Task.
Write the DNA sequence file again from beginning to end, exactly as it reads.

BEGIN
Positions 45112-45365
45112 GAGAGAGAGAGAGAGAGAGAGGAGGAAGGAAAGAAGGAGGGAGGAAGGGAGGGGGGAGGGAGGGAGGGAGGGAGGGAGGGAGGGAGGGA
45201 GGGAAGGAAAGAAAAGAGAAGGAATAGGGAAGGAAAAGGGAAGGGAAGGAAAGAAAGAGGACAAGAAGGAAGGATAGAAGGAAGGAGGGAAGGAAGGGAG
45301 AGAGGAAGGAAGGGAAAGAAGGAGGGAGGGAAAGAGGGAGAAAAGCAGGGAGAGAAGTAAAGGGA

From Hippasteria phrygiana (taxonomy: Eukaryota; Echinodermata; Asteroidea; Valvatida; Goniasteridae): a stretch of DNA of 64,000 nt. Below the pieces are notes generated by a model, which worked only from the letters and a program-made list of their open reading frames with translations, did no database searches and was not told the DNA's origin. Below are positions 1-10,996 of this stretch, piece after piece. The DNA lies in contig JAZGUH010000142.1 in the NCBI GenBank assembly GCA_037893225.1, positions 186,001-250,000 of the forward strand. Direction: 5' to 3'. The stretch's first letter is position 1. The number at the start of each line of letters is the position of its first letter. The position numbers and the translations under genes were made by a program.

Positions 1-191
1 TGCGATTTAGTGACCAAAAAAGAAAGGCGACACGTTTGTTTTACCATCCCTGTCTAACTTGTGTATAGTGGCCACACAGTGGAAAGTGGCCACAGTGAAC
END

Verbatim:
Positions 45112-45365
45112 GAGAGAGAGAGAGAGAGAGAGGAGGAAGGAAAGAAGGAGGGAGGAAGGGAGGGGGGAGGGAGGGAGGGAGGGAGGGAGGGAGGGAGGGA
45201 GGGAAGGAAAGAAAAGAGAAGGAATAGGGAAGGAAAAGGGAAGGGAAGGAAAGAAAGAGGACAAGAAGGAAGGATAGAAGGAAGGAGGGAAGGAAGGGAG
45301 AGAGGAAGGAAGGGAAAGAAGGAGGGAGGGAAAGAGGGAGAAAAGCAGGGAGAGAAGTAAAGGGA

From Hippasteria phrygiana (taxonomy: Eukaryota; Echinodermata; Asteroidea; Valvatida; Goniasteridae): a stretch of DNA of 64,000 nt. Below the pieces are notes generated by a model, which worked only from the letters and a program-made list of their open reading frames with translations, did no database searches and was not told the DNA's origin. Below are positions 1-10,996 of this stretch, piece after piece. The DNA lies in contig JAZGUH010000142.1 in the NCBI GenBank assembly GCA_037893225.1, positions 186,001-250,000 of the forward strand. Direction: 5' to 3'. The stretch's first letter is position 1. The number at the start of each line of letters is the position of its first letter. The position numbers and the translations under genes were made by a program.

Positions 1-191
1 TGCGATTTAGTGACCAAAAAAGAAAGGCGACACGTTTGTTTTACCATCCCTGTCTAACTTGTGTATAGTGGCCACACAGTGGAAAGTGGCCACAGTGAAC